Chinese ‘revert to favouring Western study destinations’

Survey suggests move to regional mobility may have been temporary response to pandemic

December 7, 2020
Plane landing in UK
Source: iStock

Student mobility within Asia is likely to increase in the coming years but the trend will not be at the expense of mobility to traditional Western countries, a scholar has predicted.

Research carried out by a team at Lingnan University Hong Kong found that while Chinese students were increasingly keen on studying within East Asia in the early stages of the pandemic, they have now reverted to favouring more traditional higher education destinations.

A survey of 2,739 Chinese students in May revealed that just 16 per cent of respondents were interested in studying abroad and, of those who were, Hong Kong, Taiwan and Japan were among the five most popular destinations, alongside the US and UK. 

However, a follow-up survey of 217 Chinese students in October found that 62 per cent said they were interested in studying abroad after the Covid-19 crisis. When asked which countries they would choose, respondents were most likely to cite the UK (25 per cent), US (13 per cent), Australia (10 per cent), Germany (10 per cent), Hong Kong (9 per cent) and Canada (9 per cent). Less than 2 per cent of respondents selected Taiwan and less than 1 per cent picked Malaysia.

Ka Ho Mok, vice-president and Lam Man Tsan chair professor of comparative policy at Lingnan, who presented the findings at a China and Higher Education Network conference organised by the University of Manchester, said that when he saw the data from the first survey he thought there might be “a paradigm shift” towards Asian students staying within their region to study.

However, he said that the latest survey results, albeit based on a small sample, suggest that although “some regional mobility” may occur, “the traditional Western democracies are still very favourable” to Chinese students.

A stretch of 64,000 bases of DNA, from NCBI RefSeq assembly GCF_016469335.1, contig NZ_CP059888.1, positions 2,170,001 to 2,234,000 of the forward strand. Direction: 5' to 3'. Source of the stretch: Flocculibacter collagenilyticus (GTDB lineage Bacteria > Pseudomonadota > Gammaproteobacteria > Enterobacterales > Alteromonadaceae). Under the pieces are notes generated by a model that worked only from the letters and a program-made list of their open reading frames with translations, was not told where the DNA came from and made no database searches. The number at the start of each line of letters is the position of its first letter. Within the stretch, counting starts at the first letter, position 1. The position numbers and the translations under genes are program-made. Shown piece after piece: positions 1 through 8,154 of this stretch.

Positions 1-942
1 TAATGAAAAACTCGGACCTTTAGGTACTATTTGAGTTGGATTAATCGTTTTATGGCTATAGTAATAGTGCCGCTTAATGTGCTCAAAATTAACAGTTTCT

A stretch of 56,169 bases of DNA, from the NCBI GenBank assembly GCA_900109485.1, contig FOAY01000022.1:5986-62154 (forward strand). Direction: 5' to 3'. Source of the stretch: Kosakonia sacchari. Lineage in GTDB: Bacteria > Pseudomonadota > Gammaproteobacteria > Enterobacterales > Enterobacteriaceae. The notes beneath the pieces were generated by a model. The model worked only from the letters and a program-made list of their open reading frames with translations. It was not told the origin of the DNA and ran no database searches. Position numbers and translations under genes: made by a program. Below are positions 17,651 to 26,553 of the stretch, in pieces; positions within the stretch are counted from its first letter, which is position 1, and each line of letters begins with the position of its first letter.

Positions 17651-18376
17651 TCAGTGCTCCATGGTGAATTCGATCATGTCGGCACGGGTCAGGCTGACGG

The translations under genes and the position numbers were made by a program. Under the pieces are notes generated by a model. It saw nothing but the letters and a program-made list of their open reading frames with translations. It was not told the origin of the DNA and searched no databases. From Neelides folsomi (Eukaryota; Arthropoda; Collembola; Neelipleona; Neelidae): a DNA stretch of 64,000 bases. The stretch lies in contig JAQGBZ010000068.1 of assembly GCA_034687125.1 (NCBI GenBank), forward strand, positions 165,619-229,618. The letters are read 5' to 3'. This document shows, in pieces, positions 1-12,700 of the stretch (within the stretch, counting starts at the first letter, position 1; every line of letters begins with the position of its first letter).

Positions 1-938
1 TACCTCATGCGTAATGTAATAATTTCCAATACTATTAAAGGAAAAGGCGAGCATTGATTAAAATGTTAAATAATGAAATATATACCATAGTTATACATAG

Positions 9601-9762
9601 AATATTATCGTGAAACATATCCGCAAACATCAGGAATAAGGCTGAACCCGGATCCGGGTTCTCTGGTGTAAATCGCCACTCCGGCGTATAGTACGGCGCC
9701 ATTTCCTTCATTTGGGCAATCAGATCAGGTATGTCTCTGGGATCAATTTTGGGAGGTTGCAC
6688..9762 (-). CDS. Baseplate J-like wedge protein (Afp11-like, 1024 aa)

Professor Mok added that the Regional Comprehensive Economic Partnership – a new Asia-Pacific trade deal announced last month between the 10 members of the Association of Southeast Asian Nations (Asean), plus China, Japan, South Korea, Australia and New Zealand – was likely to be “an important platform that China will use for promoting culture, people-to-people mobility and collaboration in terms of higher education”.

“My two studies do not indicate a paradigm shift where Asian or Chinese students will stop going overseas for learning in Western economies. But certainly I think that [strengthening] regional [connections] will provide another platform for students’ learning,” he said.

ellie.bothwell@timeshighereducation.com

Please Login or Register to read this article.

Register to continue

Get a month's unlimited access to THE content online. Just register and complete your career summary.

Registration is free and only takes a moment. Once registered you can read a total of 3 articles each month, plus:

  • Sign up for the editor's highlights
  • Receive World University Rankings news first
  • Get job alerts, shortlist jobs and save job searches
  • Participate in reader discussions and post comments
Register

Related articles

Reader's comments (1)

How dare can someone present a finding based on a survey of 217 students among the 10m+ Chinese students studying abroad!? Is this serious science?

Sponsored

Featured jobs

Professor in Management

Zhejiang University

Senior Lecturer in Management Accounting Teaching Focused

Royal Holloway, University Of London

Teacher of Spanish

Kings College London

Marie Sklodowska-Curie Fellow ITN

University Of Southampton